This week in the minutiae of the classics...
I know everyone is saying it’s Omloop/KBK Weekend, and of course it is. Everybody likes to start geeking out on the Cobbles as of Saturday morning. But there’s geeking out on the cobbles, and then there’s looking past the Omloop because it’s Le Samyn Tuesday coming up!
Le Samyn happens just south of Ronse in the quiet, lovely spaces of northern Wallonia, where the languages meet but really you’re still more or less in the Flemish Ardennes. It’s the third act of the early-season trilogy of cobbled races, separate from Nokere Koerse, Driedaagse De Panne and the Ham Sandwich. You can draw conclusions from Saturday’s results, but personally I’d give it til Tuesday before we can say that things are really shaping up. Le Samyn went to Niki Terpstra last year, so as far as anyone is concerned, if you want to restrict yourself to the single freshest data point, it’s the best predictor of Ronde van Vlaanderen success we have.
OK, on to more immediate matters...
Maybe you caught wind of the E3 Poster hoopla as of Monday? E3 Prijs Vlaanderen/Harelbeke launched its latest publicity campaign and it’s ... a whopper. First, a little history. E3 has long been one of the few big holdouts from the Flanders Classics umbrella of race promotion, so in addition to its World Tour status, E3 has had to work hard to get attention in among the flood of spring Belgian races. They’ve pulled out all the stops, and not always to the benefit of the race (unless you buy into the old adage that all news is good news). Let’s walk throuth a few of their more recent notable efforts.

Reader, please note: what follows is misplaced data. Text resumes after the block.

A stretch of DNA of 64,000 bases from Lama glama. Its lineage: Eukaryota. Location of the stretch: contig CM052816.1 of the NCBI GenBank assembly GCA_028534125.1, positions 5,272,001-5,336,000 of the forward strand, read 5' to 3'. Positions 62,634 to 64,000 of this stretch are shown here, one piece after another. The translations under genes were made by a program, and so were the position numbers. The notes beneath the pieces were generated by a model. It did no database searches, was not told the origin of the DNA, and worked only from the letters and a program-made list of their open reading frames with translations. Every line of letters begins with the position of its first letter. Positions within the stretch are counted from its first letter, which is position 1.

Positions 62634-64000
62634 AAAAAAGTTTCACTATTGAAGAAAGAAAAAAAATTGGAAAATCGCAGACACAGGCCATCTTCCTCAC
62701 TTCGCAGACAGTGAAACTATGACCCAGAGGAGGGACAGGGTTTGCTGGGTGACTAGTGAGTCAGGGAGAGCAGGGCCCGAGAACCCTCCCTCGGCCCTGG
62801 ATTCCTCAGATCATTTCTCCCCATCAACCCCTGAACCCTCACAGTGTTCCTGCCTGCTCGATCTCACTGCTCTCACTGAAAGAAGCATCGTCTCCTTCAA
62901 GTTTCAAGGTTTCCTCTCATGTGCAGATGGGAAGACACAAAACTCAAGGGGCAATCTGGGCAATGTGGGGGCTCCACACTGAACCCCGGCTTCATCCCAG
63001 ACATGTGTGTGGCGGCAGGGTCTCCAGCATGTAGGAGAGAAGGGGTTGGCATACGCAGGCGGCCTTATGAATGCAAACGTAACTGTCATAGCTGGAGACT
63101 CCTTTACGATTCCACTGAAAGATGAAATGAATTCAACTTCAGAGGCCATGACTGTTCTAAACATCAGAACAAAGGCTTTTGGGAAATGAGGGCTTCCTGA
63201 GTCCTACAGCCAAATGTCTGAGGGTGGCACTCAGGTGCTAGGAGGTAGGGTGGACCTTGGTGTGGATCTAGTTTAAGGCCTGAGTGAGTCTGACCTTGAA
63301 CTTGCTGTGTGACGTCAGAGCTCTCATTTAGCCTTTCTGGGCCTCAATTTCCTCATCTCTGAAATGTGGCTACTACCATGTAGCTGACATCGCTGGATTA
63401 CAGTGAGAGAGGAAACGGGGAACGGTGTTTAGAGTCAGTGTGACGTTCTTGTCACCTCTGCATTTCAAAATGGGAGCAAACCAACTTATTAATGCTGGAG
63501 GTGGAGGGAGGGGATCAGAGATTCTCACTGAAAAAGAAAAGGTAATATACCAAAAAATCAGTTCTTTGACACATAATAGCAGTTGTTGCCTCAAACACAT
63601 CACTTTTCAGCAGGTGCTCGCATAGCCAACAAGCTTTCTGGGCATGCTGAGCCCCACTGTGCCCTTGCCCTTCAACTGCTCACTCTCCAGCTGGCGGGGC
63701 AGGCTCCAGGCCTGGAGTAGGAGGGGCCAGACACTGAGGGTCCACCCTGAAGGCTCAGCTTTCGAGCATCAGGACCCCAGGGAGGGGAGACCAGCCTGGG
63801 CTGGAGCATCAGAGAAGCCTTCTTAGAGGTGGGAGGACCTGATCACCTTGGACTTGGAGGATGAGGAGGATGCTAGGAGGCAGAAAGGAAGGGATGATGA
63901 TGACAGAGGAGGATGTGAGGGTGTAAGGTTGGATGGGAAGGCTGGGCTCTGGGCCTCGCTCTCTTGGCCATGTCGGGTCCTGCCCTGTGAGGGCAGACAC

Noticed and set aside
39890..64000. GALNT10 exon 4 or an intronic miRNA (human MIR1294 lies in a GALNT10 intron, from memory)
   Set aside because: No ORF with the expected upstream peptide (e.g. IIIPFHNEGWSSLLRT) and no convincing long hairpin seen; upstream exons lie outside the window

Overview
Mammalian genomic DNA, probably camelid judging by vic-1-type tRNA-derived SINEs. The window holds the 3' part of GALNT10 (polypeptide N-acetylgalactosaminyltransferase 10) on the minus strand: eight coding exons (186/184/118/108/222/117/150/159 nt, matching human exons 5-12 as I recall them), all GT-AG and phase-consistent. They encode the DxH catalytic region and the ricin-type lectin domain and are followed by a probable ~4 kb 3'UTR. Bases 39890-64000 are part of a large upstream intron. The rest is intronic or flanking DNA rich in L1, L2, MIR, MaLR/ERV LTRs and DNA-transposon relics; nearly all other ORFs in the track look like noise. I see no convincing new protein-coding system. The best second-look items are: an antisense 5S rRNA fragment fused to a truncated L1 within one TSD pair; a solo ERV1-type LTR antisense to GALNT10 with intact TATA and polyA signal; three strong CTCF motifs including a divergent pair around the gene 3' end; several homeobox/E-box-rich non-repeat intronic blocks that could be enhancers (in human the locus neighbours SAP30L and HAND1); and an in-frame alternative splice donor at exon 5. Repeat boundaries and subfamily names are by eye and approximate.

This poster got everyone’s attention that the race’s marketing people were maybe not focused on things like not pissing people off. It was a spoof of Peter Sagan’s indiscretion, when he inappropriately touched a podium gal in 2013 — an incident almost nobody thought was funny for all of the year or so after it happened.
If people were shocked by this poster, it’s maybe because they didn’t remember this from 2011:
Yeah. So anyway, E3 has tried a few other avenues besides female sexuality to get people to watch the race. Namely, silliness.
And now fast forward to Monday, when the race not only unveiled its poster, featuring a rather elaborate looking frog... it added a video of how the poster was made. And that’s when it got interesting.
The poster design was inspired by the very entertaining art form practiced by a number of people, the best-known of which I think is Johannes Stoetter. Here’s a sampling from Stoetter.
Honestly, this is E3 going way out on a limb and it’s awesome. Not that I am without misgivings, particularly when I think about what would happen if you were a marketing guy in the US and you started a meeting with “I have an idea! First, two of our employees take off all their clothes...” But America is just slightly to the left of the Taliban in its attitude toward female nudity, whereas I suspect we can count on the Gallic sensibilities making this exercise OK. Anyway, it’s a leap from cheap gags to real art, or at least the regeneration of it...